The Pros and Cons of Different Birth Control Types

Nov 13, 2023
 The Pros and Cons of Different Birth Control Types
If you’re exploring your birth control options for the first time or are ready to try a new method, it’s helpful to know more about the choices you have. Learn more about the pros and cons of pills, patches, and other popular contraceptives.

There’s no one-size-fits-all solution to birth control. If you’re looking to protect yourself from unwanted pregnancies, our Raveco Medical team can help you make the most informed decision about your choice of contraception.

Our experienced OB/GYNs provide a range of birth control options for adult women and adolescent girls. We also offer educational resources, so you understand how each birth control option works. Here, we break down some of the most popular forms of birth control and the pros and cons of each.

An overview of birth control types

Several types of birth control are available on the market, so women can plan for the family they want and reduce their risk of pregnancy after unprotected sex. Two main categories of women’s birth control include:

Hormonal birth control

Hormonal birth control uses estrogen or progestin hormones to prevent ovulation, so your ovaries won’t release eggs for fertilization. There are many types of hormonal birth control available, including:

  • Pills
  • Patches
  • Implants
  • Injections
  • Vaginal rings

Hormones are also used in an intrauterine device (IUD), a t-shaped device that fits inside the uterus.

Nonhormonal birth control

Nonhormonal birth control protects against pregnancy by preventing sperm from meeting eggs. Nonhormonal birth control options include barrier methods like condoms, diaphragms, sponges, and cervical caps.

There are also nonhormonal IUDs that use copper, a material that’s toxic to sperm, to prevent conception.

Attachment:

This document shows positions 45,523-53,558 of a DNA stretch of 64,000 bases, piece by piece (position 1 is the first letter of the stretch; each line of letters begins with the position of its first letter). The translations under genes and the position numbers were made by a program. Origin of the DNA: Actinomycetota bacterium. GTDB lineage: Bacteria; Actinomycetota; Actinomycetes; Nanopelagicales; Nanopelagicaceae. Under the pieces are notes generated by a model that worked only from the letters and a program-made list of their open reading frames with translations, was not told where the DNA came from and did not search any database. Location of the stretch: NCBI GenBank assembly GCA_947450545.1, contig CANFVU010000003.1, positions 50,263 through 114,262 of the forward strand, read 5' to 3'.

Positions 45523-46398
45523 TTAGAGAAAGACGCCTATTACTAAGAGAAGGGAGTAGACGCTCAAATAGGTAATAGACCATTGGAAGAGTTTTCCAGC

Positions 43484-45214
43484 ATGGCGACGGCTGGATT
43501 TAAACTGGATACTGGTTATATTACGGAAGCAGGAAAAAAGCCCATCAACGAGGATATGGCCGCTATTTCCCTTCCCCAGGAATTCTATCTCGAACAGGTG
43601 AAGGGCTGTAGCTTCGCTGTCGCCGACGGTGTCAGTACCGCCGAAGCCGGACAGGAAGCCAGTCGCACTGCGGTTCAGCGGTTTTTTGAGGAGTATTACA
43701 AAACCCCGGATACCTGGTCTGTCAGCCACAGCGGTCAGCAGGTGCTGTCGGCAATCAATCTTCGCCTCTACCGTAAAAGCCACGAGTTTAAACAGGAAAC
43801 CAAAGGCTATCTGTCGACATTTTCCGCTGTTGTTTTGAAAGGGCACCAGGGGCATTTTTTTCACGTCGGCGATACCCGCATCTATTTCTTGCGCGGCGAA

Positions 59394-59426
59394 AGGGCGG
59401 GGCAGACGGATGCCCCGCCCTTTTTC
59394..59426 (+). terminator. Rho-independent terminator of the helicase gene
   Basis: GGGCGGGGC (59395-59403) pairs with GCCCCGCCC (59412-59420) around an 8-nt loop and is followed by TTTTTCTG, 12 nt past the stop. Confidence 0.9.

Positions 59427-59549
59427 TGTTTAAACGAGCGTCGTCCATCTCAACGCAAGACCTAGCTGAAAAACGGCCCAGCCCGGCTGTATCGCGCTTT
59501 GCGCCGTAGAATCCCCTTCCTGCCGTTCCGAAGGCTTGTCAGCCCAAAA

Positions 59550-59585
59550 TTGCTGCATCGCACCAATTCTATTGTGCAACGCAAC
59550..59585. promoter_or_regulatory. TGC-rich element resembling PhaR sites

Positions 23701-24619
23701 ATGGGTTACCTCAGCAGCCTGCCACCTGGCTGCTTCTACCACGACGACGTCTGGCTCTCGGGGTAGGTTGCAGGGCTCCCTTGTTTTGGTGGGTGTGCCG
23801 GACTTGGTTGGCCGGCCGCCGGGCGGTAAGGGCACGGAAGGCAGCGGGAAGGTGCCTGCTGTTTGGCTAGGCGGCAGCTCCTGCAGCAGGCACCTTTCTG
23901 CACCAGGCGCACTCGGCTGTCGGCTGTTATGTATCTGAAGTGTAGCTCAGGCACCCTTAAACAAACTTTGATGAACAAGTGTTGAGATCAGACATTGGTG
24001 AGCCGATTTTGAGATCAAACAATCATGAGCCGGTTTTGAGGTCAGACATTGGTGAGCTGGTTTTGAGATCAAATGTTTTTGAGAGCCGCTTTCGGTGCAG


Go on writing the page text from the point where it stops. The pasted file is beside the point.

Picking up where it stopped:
Pros and cons of five popular birth control methods

The individual birth control needs of each woman vary greatly, so what works for one woman may not work for another. Here’s an overview of the pros and cons of five different birth control methods to consider when choosing the best contraception for you:

  1. Birth control pills

Pros: Birth control pills are 93% effective for pregnancy protection when you take the pills as directed. Hormonal pills can ease painful menstrual cramps and also reduce your risk for certain reproductive cancers and conditions like pelvic inflammatory disease (PID).

Cons: Birth control pills offer no protection against sexually transmitted diseases (STDs). You also need to remember to take a pill at the same time every day.

2. IUDs

Pros: IUDs are 99% effective against unintended pregnancies. Once placed inside your uterus, there’s nothing else you need to do, and you won’t need to disrupt intimate moments to protect yourself from pregnancy. IUDs can provide reliable protection for 7-10 years, depending on the type you have.

Another pro of this type of birth control is that you can opt for the copper IUD if you’re not able to tolerate hormones.

Cons: IUDs won’t protect against STDs. This birth control method also requires a procedure to place the device inside your uterus. While the risk is low, women using an IUD can develop an infection or experience complications if the IUD falls out of its position.

3. Depo-Provera® injections

Pros: Depo-Provera injections are 96% effective against unexpected pregnancy. Injections also provide protection for three months at a time, making it a convenient choice for some women.

Cons: Depo-Provera requires follow-up visits to our office every three months. Injections also can’t protect against STDs.

4. Patches

Pros: Birth control patches are 91% effective in pregnancy prevention. The hormonal patches can also reduce menstrual side effects like cramps and acne. Your periods may also be lighter when using the patch.

Cons: A birth control patch doesn’t protect against STDs. You need to remember to change your patch weekly.

5. Implants

Pros: Birth control implants offer a 99% success rate for pregnancy protection when used correctly. Implants also offer long-term protection for up to three years but can be removed if you decide to conceive. Some women may also experience lighter periods or no menstrual cycle when using birth control implants.

Cons: Birth control implants won’t protect against STDs. Implants also require surgery to place and remove the device from just beneath the surface of your skin and there’s a risk of infection due to surgery.

Call the Raveco Medical office in Woodside or Forest Hills, New York, to find out which birth control is a good fit for you, or schedule a consultation online today.